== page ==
Biography of American Writer Joe Gould Part 3
About the famous American writer Joe Gould, history and biography of Professor Sea Gull, professed author of the longest book ever written.
SIDESHOW OF POPULAR AND OFFBEAT PERFORMING AND CREATIVE ARTISTS
Joe Gould (1889-1957)
Certainly Joe Gould was a great talker. He would hop on tables at Village parties to deliver lectures with enormous titles like "Drunk as a Skunk, or How I Measured the Heads of Fifteen Hundred Indians in Zero Weather." He used to attend the meetings of the genteel Raven Poetry Circle, perhaps because they served wine, but his poetry proved too vulgar and vigorous for them. Asked for a religious poem, Joe Gould recited: "In winter I'm a Buddhist,/And in summer I'm a nudist." Asked for a nature poem, he recited "The Sea Gull," which consisted of leaping about the room, flapping his arms wildly, and screaming, "SCREE-EEK! SCREE-EEK!" The Ravens disapproved, but it is worth noting that many years later Allen Ginsberg and Michael McClure were to base their reputations on the identical technique, howling and roaring as Joe Gould had screeched.
It is perhaps appropriate that Joe Gould, oral historian, should be preserved for us primarily in the oral tradition, in anecdote. It is tragic that his conversational brilliance was not preserved, but he may not have wanted to be preserved by an impersonal mechanical recording device. Raconteurs of his generation displayed this tendency; Oliver St. John Gogarty, the model for Buck Mulligan in James Joyce's Ulysses, is said to have wept when one of his tales was drowned out by the blare of a jukebox. Joe Gould even balked at the typewriter: "William Shakespeare didn't sit around pecking on a dirty, damned, ninety-five-dollar doohickey, and Joe Gould doesn't, either."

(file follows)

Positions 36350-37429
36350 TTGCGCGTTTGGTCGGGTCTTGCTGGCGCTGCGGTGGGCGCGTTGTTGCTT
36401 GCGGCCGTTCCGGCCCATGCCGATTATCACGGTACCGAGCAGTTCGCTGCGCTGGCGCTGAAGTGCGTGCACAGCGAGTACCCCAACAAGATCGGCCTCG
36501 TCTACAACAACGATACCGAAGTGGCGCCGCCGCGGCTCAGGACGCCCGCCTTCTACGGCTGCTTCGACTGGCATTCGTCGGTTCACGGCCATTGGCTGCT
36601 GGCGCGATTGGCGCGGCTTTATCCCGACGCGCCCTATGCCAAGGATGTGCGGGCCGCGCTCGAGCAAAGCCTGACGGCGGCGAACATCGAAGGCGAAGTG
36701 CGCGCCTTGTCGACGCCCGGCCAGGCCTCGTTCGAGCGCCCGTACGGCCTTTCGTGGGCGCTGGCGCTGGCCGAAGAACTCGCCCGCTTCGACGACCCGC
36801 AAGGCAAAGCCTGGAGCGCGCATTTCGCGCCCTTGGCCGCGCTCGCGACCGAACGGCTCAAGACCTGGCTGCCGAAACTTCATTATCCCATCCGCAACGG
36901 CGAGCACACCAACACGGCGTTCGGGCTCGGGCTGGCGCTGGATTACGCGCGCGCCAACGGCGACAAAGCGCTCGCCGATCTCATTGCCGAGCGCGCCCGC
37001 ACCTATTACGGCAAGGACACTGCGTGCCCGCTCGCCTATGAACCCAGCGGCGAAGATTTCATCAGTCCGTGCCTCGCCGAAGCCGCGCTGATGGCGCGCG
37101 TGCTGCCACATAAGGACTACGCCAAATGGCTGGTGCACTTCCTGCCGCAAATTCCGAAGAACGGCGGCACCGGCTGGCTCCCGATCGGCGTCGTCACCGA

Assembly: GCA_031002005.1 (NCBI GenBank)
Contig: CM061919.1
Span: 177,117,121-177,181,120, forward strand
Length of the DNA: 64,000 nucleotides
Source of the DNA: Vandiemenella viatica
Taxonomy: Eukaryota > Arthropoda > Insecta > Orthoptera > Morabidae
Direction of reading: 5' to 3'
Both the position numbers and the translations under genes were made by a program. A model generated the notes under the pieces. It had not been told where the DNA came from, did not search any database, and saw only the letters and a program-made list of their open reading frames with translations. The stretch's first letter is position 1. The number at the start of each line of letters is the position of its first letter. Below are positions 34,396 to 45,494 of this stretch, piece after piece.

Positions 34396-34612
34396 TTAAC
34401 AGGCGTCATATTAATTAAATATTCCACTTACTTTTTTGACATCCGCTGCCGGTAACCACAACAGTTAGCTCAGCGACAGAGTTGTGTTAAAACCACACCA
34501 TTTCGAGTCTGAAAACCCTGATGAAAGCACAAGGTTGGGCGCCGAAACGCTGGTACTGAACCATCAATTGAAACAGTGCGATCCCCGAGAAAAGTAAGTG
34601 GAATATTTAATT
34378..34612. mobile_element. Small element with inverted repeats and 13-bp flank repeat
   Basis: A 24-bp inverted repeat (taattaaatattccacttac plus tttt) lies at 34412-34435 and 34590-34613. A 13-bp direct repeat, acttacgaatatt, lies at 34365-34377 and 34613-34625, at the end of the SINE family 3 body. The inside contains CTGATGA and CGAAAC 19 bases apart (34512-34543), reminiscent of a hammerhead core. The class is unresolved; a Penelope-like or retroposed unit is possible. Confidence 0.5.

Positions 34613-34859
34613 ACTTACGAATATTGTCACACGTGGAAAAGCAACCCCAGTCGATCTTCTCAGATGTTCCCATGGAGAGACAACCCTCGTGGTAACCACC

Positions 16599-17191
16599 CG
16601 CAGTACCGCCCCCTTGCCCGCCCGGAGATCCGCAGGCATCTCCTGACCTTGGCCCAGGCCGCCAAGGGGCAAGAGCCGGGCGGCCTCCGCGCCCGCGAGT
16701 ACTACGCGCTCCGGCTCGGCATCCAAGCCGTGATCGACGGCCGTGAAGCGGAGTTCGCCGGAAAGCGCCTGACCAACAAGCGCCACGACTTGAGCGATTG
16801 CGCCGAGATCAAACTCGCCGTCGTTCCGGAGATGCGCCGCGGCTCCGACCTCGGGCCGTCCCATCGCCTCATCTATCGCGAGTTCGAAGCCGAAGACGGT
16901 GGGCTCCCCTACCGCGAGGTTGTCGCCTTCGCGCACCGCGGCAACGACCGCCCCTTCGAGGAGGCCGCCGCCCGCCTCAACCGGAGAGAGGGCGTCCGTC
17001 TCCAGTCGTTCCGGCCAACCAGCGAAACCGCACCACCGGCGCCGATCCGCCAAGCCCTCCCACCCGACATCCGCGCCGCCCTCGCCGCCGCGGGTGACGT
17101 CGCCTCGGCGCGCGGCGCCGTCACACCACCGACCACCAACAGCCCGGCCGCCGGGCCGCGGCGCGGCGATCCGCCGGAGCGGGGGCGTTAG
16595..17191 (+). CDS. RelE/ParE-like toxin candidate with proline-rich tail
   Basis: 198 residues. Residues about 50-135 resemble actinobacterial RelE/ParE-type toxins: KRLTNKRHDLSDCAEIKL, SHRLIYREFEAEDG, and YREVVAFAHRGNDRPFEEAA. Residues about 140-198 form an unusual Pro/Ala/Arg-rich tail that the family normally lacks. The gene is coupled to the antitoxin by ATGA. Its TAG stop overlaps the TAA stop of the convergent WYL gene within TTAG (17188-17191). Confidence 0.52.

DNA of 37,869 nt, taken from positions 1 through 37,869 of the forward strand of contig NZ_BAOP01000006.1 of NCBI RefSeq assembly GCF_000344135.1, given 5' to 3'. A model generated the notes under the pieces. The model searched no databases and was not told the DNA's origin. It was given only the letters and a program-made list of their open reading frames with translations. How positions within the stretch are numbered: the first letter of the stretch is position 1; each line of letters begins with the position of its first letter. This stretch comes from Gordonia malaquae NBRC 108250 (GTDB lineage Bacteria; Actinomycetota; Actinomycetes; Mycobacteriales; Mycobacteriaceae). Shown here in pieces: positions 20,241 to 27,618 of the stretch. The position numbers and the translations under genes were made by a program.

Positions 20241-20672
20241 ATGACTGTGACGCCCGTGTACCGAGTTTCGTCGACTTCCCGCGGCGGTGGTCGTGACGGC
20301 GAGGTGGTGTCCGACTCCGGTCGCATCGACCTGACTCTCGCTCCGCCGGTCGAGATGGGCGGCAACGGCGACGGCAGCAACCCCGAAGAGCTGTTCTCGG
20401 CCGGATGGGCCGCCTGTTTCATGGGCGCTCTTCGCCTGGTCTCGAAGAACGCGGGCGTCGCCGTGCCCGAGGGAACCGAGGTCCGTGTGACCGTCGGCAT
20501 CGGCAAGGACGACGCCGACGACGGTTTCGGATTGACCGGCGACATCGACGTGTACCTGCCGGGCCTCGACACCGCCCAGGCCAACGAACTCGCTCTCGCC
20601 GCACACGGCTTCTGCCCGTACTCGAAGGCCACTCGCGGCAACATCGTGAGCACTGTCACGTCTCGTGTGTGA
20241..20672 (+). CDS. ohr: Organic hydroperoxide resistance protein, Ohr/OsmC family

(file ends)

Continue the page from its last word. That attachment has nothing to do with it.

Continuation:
The mysteries that surround Joe Gould resemble those that envelop figures from the folk tradition, though he was a urban a character as it is possible to be. Was he an undiscovered literary genius, or was he a charming con man, a put-on artist? One clue may be found in the poem written by his friend E.E. Cummings, number 27 from No Thank (1935), which concludes that it is fun to be fooled, and even more fun to be little Joe Gould. Poet and critic Horace Gregory called him the Pepys of the Bowery, and Max Gordon of the Village Vanguard nightclub called him a modern Don Quixote. He hated the automobile, the radio, money, contemporary writing, and contemporary reviewing. He loved sea gulls and claimed to have mastered their language; he used to translate the poems of Henry Wadsworth Longfellow for them. He considered skyscrapers and steamships "needless bric-a-brac," and he considered the zipper a sign of the decay of civilization. Yankee blue blood and bohemian dropout, Joe Gould was a free spirit in an age of increasing conformity, if not the last perhaps the best of the bohemians.
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